Indian consumers' brand equity toward a US and local apparel brand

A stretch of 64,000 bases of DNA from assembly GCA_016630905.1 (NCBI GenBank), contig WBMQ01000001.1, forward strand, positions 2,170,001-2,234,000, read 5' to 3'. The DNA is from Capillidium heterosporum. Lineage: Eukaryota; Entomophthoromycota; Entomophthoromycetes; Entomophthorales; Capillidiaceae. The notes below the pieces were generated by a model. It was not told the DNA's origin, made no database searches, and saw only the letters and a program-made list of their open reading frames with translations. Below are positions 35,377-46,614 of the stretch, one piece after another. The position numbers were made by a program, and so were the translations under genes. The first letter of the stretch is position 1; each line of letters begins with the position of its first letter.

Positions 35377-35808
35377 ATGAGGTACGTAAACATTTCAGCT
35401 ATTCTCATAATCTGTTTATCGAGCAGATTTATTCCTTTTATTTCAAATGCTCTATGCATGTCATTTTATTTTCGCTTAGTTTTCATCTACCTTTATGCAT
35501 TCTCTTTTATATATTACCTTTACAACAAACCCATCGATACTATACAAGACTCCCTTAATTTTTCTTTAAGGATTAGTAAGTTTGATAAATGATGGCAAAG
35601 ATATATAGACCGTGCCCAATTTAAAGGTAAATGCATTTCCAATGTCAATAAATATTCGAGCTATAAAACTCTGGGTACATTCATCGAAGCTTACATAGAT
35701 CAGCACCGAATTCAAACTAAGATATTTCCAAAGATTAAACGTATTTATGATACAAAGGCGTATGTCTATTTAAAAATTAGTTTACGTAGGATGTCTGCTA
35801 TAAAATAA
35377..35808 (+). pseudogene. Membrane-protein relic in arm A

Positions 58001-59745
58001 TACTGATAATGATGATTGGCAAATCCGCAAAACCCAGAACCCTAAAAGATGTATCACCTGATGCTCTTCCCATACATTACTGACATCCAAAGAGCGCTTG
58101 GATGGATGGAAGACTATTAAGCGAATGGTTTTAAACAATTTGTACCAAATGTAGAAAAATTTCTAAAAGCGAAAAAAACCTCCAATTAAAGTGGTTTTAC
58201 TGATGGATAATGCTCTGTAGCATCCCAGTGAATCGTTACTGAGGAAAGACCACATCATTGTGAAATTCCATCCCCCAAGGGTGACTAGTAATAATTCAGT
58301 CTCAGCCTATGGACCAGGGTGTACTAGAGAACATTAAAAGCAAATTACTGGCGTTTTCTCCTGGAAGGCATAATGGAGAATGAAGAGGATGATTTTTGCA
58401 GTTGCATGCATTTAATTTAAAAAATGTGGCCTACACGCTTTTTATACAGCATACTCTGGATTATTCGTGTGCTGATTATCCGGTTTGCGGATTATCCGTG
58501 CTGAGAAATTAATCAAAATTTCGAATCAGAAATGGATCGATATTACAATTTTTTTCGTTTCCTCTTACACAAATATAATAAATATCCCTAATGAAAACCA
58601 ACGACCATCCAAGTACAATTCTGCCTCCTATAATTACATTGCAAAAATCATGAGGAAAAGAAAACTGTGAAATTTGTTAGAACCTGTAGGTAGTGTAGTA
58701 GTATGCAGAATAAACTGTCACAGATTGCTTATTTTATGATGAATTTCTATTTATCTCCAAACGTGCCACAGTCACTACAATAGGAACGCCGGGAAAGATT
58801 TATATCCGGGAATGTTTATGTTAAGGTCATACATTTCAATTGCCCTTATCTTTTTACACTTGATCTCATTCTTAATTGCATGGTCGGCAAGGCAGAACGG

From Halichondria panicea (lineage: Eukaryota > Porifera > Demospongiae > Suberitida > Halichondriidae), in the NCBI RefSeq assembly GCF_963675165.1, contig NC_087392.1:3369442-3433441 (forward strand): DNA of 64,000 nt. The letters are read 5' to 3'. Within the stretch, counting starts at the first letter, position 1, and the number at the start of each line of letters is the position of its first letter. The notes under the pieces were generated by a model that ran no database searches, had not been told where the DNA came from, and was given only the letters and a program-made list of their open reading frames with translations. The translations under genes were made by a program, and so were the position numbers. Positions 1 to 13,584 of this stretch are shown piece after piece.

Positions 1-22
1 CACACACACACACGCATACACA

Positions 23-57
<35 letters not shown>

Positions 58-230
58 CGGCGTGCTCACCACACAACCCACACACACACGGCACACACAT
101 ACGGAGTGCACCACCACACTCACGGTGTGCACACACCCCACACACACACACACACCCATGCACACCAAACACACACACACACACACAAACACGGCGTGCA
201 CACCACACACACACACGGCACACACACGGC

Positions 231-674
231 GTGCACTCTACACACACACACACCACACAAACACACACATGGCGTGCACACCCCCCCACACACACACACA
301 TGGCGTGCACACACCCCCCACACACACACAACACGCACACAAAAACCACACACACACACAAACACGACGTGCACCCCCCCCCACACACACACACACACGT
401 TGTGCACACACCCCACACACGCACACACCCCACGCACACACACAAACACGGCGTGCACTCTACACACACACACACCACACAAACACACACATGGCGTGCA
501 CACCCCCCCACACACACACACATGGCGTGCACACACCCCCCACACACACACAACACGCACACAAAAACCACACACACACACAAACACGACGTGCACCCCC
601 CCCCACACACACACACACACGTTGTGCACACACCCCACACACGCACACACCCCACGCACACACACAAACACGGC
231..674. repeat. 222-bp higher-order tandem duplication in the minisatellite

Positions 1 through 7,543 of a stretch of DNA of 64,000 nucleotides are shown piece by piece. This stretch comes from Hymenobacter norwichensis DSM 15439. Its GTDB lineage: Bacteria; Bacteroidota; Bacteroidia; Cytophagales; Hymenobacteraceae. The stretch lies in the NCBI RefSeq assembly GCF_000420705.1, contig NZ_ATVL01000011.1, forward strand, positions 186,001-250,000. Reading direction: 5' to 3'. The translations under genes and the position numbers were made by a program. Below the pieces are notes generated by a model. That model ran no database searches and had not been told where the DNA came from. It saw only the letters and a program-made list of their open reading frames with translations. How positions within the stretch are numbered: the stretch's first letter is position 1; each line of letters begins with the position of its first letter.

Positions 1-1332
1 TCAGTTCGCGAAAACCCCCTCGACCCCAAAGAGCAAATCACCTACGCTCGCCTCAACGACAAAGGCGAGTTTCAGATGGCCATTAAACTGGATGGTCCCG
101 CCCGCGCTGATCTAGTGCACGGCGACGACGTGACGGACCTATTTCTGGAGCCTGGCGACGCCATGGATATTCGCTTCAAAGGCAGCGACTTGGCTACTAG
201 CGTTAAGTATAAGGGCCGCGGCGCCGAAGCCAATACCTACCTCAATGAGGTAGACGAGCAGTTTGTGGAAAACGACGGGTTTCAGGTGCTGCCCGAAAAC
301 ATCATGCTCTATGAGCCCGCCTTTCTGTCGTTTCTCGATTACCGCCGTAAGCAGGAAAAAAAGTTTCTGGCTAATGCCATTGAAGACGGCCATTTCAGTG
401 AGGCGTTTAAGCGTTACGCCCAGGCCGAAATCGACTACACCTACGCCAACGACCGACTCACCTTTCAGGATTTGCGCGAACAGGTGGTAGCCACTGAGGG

Purpose: The purpose of this study is to examine effects of gender, need for uniqueness, and attitudes toward American products on dimensions of brand equity for a US and local apparel brand in the Indian market. Design/methodology/approach: Three dimensions of brand equity are evaluated based on the respondents' shopping experience related to the selected US and local apparel brands. Data are collected from a convenience sample of college students in India. Findings: The empirical tests show that, for a US apparel brand, there are direct and indirect effects of Indian consumers' gender, need for uniqueness (NFU), and attitudes toward American products on three dimensions of brand equity: perceived quality, brand loyalty, and brand associations with brand awareness. For local apparel brands, these effects are found for only one brand equity dimension: perceived quality. Research limitations/implications: The study uses only one US apparel brand, which may limit the generalization of the findings to all product categories and countries. Practical implications: US marketers need to improve Indian consumers' attitudes toward American products through marketing and promotional campaigns. On the other hand, Indian marketers should overcome the negative relationship between Indian consumers' attitudes toward American products and their quality perception toward a local apparel brand. Originality/value: Little attention has been given to individual differences in evaluating the three dimensions of brand equity. By assessing brand equity based on the individual characteristics of gender, need for uniqueness, and attitudes toward American products, results of the study can help marketers to obtain more specific knowledge of brand equity about a target consumer group and thus enable them to plan and implement well-suited strategies for improving their brand equity.